Jorge Pardo

(Cuban-American, b. 1963)

Folly, 2021

On view December 2021 – August 2022

Jorge Pardo’s Folly is his most recent architectural installation as well as the third commission in the University of Houston System’s temporary public art program. It is a site-specific response to Wilhelmina’s Grove, one of the last original wooded areas remaining at the University of Houston.

The celebrated Cuban-American artist began his career in the 1980s at a time when the art world—New York in particular—was immersed in the last throes of an “art for art’s sake” mentality. Rather than embracing art that had little engagement with the everyday, the artist was inspired to think beyond the exhibition space and to see his artworks as objects “that are more open and function like the world functions.” In this sense, Folly debunks traditional views on follies as ornamental structures that lack utility, instead heightening their capacity to “structure to our looking.”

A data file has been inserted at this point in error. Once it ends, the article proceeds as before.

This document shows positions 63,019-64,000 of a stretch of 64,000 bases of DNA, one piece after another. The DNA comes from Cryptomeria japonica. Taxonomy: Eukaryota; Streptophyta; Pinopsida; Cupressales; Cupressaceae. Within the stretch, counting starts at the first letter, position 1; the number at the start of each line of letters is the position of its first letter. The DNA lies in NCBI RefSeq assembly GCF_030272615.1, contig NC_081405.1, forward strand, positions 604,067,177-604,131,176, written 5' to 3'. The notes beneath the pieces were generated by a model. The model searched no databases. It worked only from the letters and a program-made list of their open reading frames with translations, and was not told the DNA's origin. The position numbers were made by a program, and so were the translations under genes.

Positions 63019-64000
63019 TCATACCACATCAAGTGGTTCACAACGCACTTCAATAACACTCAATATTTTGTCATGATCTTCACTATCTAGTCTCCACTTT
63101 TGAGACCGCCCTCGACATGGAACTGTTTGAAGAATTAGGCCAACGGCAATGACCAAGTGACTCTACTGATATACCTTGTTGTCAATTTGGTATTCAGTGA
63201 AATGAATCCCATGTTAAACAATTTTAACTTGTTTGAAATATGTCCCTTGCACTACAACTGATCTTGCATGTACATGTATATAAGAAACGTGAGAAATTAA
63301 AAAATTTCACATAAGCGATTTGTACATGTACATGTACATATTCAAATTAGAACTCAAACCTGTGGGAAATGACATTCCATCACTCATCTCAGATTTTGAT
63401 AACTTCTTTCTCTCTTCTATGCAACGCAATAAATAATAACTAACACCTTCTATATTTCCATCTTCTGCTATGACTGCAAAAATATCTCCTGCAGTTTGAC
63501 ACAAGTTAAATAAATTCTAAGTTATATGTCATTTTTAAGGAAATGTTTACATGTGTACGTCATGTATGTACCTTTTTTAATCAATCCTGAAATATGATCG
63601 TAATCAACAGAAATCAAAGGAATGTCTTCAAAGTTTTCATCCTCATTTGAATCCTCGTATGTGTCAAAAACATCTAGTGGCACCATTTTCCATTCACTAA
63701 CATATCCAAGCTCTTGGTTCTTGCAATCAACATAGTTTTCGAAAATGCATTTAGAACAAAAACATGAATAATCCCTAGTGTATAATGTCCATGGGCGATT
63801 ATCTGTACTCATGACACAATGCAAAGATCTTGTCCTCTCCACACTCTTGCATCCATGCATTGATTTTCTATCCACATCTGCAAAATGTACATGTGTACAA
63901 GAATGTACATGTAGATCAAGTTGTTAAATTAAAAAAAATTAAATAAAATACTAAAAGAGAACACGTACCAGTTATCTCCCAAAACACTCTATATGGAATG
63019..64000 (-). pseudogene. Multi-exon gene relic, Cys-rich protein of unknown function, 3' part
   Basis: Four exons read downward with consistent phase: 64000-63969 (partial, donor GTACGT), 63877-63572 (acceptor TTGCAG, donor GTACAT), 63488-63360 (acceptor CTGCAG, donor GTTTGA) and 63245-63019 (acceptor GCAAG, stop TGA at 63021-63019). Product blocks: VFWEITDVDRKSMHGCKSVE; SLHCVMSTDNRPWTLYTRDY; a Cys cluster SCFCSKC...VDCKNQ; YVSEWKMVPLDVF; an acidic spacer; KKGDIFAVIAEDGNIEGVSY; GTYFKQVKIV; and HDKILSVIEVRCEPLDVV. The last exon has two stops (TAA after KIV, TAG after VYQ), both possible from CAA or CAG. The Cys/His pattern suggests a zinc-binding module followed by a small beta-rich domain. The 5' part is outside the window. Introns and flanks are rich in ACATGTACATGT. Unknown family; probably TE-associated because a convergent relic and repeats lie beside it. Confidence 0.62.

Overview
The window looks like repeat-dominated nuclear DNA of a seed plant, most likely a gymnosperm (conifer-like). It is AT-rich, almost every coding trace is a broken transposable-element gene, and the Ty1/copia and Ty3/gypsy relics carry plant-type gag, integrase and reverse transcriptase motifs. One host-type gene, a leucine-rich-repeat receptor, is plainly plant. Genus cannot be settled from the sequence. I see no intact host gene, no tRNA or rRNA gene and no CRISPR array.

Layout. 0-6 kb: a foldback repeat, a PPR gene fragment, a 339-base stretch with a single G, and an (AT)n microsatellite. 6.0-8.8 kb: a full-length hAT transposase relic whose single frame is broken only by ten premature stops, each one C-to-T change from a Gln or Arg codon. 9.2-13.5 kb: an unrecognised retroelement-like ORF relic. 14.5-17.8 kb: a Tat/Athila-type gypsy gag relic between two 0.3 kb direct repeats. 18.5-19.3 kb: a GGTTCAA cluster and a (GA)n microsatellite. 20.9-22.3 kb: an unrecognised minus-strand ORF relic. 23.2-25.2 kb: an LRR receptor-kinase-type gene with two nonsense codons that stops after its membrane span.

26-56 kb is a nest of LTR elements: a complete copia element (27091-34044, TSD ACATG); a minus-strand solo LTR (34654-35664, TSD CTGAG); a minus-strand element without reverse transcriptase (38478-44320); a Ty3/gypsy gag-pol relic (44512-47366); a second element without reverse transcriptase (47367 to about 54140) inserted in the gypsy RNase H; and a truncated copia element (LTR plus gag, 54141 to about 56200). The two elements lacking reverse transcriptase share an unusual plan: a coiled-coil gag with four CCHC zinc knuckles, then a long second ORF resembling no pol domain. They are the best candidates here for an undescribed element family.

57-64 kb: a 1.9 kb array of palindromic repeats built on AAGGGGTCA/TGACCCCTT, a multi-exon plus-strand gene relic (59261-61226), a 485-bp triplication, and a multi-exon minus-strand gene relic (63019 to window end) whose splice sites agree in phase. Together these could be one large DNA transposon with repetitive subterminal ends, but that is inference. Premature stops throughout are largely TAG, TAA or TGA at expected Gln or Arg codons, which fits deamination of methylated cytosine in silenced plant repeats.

Conceptually Folly continues Pardo’s long commitment to folding in everyday forms and materials as well as to extending his work into real space. The work blurs the lines between painting, architecture, and design; between artwork and living environment; between functional and ornamental space. The result is an indivisible, beautiful, whole. Pardo describes it as: as “… a group of paintings…a little building…amongst some trees…next to a parking lot…a folly…”


University of Houston

Wilhelmina’s Grove

(April 2021) Jorge Pardo’s masterful works exploring the intersection of functionality, art, technology and craftsmanship have appeared in the world’s top museums, homes, and hotel lobbies